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Uncle Tom's Cabin and Writings Against Slavery
The most famous work known today written to reveal the evils of slavery was Harriet Beecher Stowe’s Uncle Tom’s Cabin.
Fictional Works Revealed Slave Life
From the real life adventures, many fictional stories were also published which gave fresh views of the slave life. The first novel written by an African American was Clotelle written by William Wells Brown, an escaped slave. It is the story of a fictional daughter of President Thomas Jefferson.
Frederick Douglass' Piece Showing the Slave's Life
One of the most well-known narratives from a former slave was written by Frederick Douglass.
Anti-Slavery Fought Though Literary Works
While the written word was used for political reasons, economic argument, scientific and religious debate on the slavery topic, it was the work of novels, both fiction and non-fiction works, that stayed within the view of Americans over a hundred and fifty years after the outbreak of the Civil War.
Politians Stance Against Slavery
Politicians were just as loud on the anti-slavery side as they were on the pro-slavery line. It was not just individual politicians but entire parties who used the written word to promote their thoughts on slavery.
Abolitionists Used the Bible to Support Cause
Abolitionists turned to the Bible just as quickly as those who defended slavery. The chancellor of Protestant University, William Wilson, stated that slavery was “at war with the image of God in which man was created”.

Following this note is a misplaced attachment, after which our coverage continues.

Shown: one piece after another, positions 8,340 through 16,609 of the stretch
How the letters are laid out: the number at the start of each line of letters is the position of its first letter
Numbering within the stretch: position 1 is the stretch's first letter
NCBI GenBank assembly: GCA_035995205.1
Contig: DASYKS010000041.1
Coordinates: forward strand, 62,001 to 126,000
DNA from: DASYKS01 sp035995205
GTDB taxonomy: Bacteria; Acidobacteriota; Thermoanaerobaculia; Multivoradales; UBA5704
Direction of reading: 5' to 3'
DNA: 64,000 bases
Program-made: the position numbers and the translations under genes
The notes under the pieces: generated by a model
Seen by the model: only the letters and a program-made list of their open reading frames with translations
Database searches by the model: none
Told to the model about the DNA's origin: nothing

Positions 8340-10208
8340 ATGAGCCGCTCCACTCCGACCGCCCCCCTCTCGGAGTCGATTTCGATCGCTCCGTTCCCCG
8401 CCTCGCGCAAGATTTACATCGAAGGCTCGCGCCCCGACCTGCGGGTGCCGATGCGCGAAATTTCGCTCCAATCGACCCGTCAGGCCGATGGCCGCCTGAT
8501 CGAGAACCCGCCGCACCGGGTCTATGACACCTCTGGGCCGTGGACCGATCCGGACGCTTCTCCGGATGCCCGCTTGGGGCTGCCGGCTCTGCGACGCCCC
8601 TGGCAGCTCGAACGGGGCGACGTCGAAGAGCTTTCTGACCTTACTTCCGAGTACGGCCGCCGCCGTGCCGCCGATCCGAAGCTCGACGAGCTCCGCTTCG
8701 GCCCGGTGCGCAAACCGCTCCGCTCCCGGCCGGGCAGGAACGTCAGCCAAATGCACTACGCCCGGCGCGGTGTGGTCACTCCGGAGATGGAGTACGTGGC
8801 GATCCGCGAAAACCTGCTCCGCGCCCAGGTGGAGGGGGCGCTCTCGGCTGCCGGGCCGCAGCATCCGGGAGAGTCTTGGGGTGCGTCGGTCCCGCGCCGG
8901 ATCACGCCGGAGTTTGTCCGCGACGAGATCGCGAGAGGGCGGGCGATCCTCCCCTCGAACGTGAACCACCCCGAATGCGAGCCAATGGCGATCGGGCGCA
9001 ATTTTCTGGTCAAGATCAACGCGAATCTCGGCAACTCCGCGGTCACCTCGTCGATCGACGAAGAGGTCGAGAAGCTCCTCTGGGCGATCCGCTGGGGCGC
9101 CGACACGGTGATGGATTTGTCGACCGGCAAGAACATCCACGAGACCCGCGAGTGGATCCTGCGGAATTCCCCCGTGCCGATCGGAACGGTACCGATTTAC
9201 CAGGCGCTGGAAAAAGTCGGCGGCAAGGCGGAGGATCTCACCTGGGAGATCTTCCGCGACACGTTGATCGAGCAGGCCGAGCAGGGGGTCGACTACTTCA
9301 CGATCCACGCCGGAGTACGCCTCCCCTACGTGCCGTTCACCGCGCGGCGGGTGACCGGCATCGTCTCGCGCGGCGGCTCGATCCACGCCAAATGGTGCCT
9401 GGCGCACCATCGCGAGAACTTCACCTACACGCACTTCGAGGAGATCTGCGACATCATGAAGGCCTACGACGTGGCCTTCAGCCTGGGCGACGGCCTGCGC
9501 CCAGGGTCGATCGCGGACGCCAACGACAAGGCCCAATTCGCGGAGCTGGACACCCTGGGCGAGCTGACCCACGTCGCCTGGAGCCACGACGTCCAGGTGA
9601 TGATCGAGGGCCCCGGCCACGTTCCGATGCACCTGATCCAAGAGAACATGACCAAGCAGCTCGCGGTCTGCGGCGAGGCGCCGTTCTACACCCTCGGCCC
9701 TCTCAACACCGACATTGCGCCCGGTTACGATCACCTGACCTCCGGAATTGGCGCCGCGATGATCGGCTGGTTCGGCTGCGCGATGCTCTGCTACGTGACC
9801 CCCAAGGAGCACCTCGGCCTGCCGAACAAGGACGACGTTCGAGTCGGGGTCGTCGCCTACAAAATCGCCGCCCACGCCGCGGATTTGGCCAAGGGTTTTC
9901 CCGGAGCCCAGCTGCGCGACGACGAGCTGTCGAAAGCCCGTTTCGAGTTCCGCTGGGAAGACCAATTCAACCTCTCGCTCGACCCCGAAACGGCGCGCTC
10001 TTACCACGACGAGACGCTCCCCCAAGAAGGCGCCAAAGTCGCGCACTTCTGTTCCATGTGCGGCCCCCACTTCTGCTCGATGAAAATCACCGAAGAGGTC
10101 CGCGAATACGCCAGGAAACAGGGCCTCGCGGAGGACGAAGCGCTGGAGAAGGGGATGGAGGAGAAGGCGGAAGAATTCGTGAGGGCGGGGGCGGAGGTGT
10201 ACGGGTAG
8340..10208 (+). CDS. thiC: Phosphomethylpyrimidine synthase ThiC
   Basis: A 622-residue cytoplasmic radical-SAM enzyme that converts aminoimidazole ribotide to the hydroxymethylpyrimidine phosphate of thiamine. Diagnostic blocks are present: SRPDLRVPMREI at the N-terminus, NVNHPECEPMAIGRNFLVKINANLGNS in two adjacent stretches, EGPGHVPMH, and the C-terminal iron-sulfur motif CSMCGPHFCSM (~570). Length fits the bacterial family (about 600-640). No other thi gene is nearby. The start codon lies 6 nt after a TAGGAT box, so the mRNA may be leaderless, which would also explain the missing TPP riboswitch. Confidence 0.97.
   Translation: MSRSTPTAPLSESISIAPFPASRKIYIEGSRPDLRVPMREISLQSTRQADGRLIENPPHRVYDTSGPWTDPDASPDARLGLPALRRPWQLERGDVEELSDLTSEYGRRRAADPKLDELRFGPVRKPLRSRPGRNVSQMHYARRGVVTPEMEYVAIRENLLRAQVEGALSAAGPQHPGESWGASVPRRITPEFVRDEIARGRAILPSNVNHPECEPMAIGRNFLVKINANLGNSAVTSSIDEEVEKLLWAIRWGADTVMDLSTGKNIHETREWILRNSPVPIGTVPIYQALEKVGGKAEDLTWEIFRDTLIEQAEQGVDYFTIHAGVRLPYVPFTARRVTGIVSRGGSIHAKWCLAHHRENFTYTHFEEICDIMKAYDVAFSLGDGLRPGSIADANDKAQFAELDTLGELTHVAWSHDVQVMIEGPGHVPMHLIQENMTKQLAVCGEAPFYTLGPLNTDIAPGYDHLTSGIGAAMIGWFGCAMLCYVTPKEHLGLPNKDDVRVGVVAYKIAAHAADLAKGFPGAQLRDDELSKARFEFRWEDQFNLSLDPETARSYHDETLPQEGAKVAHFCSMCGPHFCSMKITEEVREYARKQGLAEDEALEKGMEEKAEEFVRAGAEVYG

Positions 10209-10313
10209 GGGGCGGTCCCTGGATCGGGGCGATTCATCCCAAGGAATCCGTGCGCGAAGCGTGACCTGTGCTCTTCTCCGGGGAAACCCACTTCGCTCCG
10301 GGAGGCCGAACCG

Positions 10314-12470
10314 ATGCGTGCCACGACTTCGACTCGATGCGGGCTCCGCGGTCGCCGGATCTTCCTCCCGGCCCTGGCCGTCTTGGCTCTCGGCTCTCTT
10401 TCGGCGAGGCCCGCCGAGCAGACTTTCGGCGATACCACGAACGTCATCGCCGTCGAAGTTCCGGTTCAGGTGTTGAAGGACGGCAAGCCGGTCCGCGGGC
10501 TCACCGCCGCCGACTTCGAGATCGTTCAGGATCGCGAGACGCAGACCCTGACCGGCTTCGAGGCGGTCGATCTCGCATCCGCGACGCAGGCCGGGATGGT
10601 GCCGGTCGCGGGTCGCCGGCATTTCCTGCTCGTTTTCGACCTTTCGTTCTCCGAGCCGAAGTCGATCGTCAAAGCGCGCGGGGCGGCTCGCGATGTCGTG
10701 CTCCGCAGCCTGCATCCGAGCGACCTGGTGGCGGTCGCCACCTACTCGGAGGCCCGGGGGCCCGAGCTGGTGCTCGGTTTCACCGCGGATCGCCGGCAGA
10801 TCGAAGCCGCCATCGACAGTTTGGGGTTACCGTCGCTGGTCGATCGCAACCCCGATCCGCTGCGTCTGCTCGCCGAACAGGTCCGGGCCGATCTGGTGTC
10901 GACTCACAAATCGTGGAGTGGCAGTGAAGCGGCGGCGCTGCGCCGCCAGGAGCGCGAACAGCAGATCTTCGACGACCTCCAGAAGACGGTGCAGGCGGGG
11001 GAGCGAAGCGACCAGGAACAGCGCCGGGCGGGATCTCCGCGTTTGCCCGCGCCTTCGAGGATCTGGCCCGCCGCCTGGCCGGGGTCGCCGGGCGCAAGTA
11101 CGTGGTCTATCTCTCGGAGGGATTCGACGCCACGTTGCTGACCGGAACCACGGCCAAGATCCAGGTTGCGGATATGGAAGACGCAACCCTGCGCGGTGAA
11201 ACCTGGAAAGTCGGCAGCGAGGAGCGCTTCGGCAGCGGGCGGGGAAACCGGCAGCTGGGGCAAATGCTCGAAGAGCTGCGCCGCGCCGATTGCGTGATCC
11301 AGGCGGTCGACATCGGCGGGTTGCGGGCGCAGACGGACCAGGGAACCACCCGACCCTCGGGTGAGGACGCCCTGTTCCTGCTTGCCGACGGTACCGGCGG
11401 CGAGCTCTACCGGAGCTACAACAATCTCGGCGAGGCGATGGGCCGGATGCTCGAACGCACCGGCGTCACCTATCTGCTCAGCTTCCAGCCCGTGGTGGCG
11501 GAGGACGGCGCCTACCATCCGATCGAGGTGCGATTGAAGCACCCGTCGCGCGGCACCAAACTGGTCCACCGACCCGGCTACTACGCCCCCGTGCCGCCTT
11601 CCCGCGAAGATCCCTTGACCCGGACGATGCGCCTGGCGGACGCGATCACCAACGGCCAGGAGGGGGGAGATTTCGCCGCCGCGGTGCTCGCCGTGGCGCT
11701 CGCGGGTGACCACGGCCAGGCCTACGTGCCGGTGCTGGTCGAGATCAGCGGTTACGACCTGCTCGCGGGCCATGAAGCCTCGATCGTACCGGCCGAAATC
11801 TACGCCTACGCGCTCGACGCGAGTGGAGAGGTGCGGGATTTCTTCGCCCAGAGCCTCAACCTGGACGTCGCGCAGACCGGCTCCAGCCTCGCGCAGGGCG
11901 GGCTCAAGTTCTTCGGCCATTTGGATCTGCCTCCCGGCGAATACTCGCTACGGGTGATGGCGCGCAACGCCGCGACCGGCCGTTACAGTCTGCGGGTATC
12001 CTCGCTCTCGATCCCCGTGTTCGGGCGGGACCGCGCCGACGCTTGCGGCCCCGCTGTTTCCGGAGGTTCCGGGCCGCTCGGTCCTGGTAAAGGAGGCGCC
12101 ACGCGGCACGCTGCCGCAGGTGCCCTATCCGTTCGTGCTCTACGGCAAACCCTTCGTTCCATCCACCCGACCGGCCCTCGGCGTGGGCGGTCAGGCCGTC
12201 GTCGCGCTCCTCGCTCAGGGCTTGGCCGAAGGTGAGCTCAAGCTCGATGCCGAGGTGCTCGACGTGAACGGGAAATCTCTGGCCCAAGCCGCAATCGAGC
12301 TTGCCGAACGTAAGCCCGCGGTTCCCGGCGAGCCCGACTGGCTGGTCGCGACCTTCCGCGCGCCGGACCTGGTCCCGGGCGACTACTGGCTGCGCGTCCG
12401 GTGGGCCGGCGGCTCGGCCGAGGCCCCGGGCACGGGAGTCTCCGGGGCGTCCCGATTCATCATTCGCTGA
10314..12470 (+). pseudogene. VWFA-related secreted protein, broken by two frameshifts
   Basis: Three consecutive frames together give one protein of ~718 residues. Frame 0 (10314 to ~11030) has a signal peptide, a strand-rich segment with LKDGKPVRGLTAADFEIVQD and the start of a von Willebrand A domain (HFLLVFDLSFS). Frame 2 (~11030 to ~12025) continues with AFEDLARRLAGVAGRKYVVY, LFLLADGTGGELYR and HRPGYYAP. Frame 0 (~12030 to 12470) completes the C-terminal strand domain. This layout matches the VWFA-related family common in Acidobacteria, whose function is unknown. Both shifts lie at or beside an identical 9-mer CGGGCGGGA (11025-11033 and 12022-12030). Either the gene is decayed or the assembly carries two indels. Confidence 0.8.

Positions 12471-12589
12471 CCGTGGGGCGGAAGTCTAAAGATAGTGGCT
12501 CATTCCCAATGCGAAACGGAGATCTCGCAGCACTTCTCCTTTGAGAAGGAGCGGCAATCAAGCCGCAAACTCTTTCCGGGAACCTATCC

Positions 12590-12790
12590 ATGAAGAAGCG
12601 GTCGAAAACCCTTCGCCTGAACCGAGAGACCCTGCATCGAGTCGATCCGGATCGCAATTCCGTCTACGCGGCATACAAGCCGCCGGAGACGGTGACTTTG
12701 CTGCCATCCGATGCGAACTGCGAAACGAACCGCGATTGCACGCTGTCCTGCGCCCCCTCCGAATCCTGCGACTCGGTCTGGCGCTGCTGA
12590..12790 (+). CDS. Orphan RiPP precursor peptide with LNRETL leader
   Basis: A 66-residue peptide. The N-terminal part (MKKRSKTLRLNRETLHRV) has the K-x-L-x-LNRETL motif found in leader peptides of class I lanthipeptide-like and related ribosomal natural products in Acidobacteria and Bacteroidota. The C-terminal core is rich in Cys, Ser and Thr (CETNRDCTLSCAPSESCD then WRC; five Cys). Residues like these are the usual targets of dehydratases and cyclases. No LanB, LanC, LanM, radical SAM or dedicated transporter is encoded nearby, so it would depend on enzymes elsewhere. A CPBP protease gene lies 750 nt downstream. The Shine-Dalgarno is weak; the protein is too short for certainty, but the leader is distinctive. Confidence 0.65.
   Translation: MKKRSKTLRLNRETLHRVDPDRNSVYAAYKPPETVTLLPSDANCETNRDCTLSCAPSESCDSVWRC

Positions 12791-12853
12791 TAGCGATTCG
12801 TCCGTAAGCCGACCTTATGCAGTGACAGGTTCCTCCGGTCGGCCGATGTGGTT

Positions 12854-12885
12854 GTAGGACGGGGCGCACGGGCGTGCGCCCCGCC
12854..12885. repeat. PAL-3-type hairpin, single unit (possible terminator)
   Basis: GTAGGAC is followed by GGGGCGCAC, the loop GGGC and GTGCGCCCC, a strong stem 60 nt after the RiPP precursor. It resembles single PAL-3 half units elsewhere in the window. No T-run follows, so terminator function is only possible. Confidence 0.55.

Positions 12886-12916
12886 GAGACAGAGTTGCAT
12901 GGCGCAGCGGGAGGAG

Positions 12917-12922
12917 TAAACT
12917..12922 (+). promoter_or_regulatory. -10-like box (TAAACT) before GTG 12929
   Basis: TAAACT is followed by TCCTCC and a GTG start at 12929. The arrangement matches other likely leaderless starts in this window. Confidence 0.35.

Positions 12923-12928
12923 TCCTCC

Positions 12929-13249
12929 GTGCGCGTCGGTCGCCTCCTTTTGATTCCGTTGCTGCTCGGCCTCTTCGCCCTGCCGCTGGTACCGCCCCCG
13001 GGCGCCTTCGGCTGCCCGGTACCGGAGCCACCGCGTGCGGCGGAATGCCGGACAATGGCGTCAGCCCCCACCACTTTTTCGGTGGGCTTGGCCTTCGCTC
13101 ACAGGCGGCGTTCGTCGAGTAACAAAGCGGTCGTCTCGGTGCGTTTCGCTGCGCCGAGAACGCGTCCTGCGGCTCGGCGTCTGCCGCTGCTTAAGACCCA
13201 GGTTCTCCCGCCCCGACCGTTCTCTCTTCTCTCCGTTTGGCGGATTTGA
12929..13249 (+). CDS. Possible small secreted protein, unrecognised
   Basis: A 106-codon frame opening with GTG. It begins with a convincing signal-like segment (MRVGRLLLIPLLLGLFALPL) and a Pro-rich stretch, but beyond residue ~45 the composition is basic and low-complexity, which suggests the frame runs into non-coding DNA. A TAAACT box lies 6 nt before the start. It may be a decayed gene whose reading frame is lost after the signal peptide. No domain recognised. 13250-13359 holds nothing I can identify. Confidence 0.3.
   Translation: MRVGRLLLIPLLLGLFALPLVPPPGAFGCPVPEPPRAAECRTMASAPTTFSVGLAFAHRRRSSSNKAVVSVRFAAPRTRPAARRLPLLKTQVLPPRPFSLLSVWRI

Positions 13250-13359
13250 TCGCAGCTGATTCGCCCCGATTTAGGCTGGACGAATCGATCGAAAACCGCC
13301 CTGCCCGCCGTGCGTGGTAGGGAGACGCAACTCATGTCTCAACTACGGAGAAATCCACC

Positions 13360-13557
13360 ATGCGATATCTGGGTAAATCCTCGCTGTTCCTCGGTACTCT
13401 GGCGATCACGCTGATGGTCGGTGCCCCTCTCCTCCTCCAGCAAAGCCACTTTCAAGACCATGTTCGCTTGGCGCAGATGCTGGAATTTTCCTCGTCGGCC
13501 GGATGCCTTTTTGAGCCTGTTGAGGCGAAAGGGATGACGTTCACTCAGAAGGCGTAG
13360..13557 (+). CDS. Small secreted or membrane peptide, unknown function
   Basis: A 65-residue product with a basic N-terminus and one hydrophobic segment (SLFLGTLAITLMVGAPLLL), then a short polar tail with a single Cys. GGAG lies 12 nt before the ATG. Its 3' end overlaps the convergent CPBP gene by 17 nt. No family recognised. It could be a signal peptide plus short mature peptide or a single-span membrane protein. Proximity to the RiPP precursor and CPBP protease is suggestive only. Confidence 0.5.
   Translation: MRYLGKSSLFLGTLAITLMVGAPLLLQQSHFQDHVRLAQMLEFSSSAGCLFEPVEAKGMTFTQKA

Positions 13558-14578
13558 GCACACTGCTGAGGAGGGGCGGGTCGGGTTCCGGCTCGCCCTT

History of Slavery Used by Abolitionist
The power of the written word was embraced by those who opposed slavery. Through the work of abolitionists, anti-slavery material exploded onto the scene and became the most prominent. The old adage of the squeakiest wheel gets the grease applied here.
Slavery Supported in Fiction Writings
The writings of the pro-slavery faction did not just stop at political speeches or scientific dissertations. It spread into the world of fiction writing where authors rose up to counter the writings of the abolitionist and former slave who wrote of the hard life many slaves endured.
Science Support of Slavery
Even science chimed in on the topic in various publications including that of Dr. John H. Van Evrie. In “Negroes and Negro ‘Slavery’”, he examined the “specific character of the Negro” by “stripping off the skin of the negro” and proving him to be a “different and inferior species
Politics Voice For Slavery
Even political speeches were printed and passed around to support the institution of slavery.
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